I recently traveled to Poland with a group of students from our Yeshiva. Our main goals were to help members of the Polish Jewish community prepare for Passover and to provide assistance to Ukrainian refugees, Jewish and non Jewish, as they crossed the border, fleeing the Russian invasion of their country. During the forty eight hours or so that we were in Poland, we found ourselves davening in numerous places, including four different synagogues. All of those shuls had been defiled but were kept standing during World War Two by the Nazis. They used those shuls for ammunition storage, as stables, or for other unholy purposes. One, in Medyka, just a few blocks from the Ukrainian border where we spent our time volunteering, remains a shell of its former self, having never been rebuilt after its destruction some eighty years ago.
Why did the Nazis keep these synagogues standing? I suggest that perhaps beyond the practical purpose that they needed buildings to use for various functions, that there is a deeper, more symbolic reason as well. These buildings represented such an important aspect of Jewish life, the conversation between us and our Creator.
Synagogues and yeshivot, shuls and schools, are places where humans speak to God through the vehicle of prayer and where God speaks to us through the vehicle of our study of Torah. Rabbi Joseph Soloveitchik so beautifully describes this. He says that ”learning Torah is a total, all encompassing and all embracing involvement… ecstatic experience in which one meets God.”
Let us turn to our parsha and appreciate Bilam’s berakha, his blessing of praise for the Jewish people, that was, of course, not his original intention. “Ma tovu ohalecha Ya’akov mishkenotecha Yisrael – How goodly are your tents Jacob, your dwelling places Israel ”(Num. 24:5). Rav Ovadia Seforno, an Italian commentator who lived during the fifteenth and sixteenth centuries, suggests that the terms used here “ohalecha” and “mishkenotecha” – “your tents” and “your dwelling places,” refer to houses of study and houses of prayer respectively. He explains that “Ma tovu – how goodly” means that these institutions do not merely benefit those who attend them, but all of the members of the Jewish people as well (Seforno Num. 24:5:1).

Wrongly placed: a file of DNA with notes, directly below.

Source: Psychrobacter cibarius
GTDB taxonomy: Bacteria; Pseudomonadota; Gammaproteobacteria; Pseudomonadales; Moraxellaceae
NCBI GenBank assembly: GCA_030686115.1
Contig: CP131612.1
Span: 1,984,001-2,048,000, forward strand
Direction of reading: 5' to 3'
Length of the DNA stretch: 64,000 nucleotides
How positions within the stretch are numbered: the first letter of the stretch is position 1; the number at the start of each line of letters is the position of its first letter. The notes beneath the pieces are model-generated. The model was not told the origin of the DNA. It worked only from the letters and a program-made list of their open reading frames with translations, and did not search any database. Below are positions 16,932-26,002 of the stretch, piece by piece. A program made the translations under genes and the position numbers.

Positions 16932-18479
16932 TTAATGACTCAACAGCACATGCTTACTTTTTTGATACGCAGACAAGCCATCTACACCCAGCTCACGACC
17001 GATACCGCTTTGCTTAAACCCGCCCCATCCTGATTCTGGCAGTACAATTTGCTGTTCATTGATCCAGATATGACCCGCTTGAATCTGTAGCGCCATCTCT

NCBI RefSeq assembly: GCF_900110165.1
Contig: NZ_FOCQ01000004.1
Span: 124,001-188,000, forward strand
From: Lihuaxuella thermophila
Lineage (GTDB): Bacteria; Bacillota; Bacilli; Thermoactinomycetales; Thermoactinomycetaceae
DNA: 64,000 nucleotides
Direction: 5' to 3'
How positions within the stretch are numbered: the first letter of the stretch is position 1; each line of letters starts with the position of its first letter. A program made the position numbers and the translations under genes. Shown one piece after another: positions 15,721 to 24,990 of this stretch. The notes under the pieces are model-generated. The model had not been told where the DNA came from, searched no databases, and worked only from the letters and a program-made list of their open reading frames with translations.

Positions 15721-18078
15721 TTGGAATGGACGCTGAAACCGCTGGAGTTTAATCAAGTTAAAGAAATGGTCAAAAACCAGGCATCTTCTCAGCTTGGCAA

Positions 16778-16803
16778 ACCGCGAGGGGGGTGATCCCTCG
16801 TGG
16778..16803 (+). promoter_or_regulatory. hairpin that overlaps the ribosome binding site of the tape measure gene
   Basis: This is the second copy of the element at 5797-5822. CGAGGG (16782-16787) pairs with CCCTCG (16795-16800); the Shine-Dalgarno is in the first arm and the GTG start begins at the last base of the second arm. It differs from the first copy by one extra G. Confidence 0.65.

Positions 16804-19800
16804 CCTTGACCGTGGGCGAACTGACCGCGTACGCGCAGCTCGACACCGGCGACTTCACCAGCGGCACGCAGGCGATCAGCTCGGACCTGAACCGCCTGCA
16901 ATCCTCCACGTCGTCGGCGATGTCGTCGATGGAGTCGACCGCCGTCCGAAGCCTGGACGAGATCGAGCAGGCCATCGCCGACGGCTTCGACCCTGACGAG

The very fact that we as a community build, maintain, and value these sacred spaces speaks to what lies at the core of who we are as Jews: our covenantal connection, our ongoing connection and conversation with God.
To return to our original question, perhaps the Nazis chose to defile rather than destroy so many of our holy buildings because of the symbolism of showing that they were no longer used for their original holy purposes. It is therefore even more meaningful to daven and to learn in those spaces today. Their structures may be damaged. Their decorations, their furniture, their Sifrei Torah and their holy books have been removed. But their sanctity remains in their connection to God and to the generations of Jewish people who prayed and studied within them. All of these cannot be destroyed.
Let us be inspired by the knowledge that even though there are those who will try to curse us and try to destroy us and our way of life, that every time we daven and every time we learn, whether at shul, at home or anywhere else we may find ourselves, that we are continuing to connect to an unbroken chain in our relationship with our Creator. This connection unites all of us with God and with each other across the bounds of time and space.